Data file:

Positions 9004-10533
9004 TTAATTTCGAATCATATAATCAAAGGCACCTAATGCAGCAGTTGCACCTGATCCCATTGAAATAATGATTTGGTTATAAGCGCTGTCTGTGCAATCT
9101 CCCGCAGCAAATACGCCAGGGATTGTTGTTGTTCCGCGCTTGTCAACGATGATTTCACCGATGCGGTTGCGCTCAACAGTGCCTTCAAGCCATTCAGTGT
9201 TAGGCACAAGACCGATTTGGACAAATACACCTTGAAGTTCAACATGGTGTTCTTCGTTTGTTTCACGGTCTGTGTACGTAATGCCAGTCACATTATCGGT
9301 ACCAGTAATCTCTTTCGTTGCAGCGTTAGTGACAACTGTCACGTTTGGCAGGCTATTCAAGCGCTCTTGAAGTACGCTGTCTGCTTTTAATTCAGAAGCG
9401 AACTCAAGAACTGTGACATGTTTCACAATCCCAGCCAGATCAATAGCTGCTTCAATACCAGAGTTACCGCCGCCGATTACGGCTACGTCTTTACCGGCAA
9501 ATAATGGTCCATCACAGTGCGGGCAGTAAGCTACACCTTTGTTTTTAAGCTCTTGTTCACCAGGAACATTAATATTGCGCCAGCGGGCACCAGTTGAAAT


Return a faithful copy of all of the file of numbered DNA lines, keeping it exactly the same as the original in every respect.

Positions 9004-10533
9004 TTAATTTCGAATCATATAATCAAAGGCACCTAATGCAGCAGTTGCACCTGATCCCATTGAAATAATGATTTGGTTATAAGCGCTGTCTGTGCAATCT
9101 CCCGCAGCAAATACGCCAGGGATTGTTGTTGTTCCGCGCTTGTCAACGATGATTTCACCGATGCGGTTGCGCTCAACAGTGCCTTCAAGCCATTCAGTGT
9201 TAGGCACAAGACCGATTTGGACAAATACACCTTGAAGTTCAACATGGTGTTCTTCGTTTGTTTCACGGTCTGTGTACGTAATGCCAGTCACATTATCGGT
9301 ACCAGTAATCTCTTTCGTTGCAGCGTTAGTGACAACTGTCACGTTTGGCAGGCTATTCAAGCGCTCTTGAAGTACGCTGTCTGCTTTTAATTCAGAAGCG
9401 AACTCAAGAACTGTGACATGTTTCACAATCCCAGCCAGATCAATAGCTGCTTCAATACCAGAGTTACCGCCGCCGATTACGGCTACGTCTTTACCGGCAA
9501 ATAATGGTCCATCACAGTGCGGGCAGTAAGCTACACCTTTGTTTTTAAGCTCTTGTTCACCAGGAACATTAATATTGCGCCAGCGGGCACCAGTTGAAAT